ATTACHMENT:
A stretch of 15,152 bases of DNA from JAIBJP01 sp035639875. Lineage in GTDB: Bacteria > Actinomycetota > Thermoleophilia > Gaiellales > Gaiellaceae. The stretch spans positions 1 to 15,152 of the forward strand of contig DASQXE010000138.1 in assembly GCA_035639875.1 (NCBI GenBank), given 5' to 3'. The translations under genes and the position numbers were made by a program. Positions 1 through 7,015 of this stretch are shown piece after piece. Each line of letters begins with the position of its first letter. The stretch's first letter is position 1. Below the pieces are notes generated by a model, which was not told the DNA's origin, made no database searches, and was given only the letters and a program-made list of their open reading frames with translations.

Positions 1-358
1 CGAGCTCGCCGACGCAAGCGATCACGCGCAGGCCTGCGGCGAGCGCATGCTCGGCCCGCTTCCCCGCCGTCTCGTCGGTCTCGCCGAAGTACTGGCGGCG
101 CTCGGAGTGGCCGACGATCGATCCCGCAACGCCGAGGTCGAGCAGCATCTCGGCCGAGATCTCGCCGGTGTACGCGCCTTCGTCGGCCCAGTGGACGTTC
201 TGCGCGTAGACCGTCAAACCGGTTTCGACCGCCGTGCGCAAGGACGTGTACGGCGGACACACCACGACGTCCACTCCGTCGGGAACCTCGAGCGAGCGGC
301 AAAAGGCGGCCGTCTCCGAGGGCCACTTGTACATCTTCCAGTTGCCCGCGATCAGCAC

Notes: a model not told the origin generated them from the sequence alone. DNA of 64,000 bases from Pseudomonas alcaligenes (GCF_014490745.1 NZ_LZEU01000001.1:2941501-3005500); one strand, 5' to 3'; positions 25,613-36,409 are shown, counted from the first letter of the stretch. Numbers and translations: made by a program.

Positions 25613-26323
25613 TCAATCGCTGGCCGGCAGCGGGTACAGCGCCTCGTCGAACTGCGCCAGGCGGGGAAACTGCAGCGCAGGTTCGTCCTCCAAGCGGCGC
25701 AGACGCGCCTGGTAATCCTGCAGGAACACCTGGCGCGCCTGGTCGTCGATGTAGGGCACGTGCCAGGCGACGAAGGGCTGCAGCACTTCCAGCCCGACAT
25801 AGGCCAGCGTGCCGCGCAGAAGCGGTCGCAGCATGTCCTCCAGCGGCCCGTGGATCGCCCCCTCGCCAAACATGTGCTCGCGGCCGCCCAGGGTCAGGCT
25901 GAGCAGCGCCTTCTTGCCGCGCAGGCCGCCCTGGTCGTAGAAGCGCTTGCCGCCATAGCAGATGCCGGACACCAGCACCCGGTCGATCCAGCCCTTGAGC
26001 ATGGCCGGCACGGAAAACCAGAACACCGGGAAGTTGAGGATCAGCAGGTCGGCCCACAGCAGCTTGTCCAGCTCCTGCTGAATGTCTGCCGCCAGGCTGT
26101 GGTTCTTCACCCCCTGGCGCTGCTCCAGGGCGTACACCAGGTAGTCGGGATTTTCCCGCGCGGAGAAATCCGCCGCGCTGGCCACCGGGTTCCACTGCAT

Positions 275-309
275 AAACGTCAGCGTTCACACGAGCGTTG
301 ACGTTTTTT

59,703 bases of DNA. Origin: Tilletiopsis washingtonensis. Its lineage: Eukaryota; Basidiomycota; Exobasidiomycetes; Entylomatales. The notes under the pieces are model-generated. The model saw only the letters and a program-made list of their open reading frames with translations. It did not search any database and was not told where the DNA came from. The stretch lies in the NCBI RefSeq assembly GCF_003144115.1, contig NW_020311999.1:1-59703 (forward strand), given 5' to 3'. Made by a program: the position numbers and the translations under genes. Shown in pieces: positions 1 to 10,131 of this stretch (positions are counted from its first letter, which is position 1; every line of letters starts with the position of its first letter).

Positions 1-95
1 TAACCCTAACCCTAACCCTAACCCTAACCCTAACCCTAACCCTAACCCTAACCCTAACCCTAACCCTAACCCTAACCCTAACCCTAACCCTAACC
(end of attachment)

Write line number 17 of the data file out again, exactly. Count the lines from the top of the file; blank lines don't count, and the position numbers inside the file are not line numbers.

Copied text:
301 ACGTTTTTT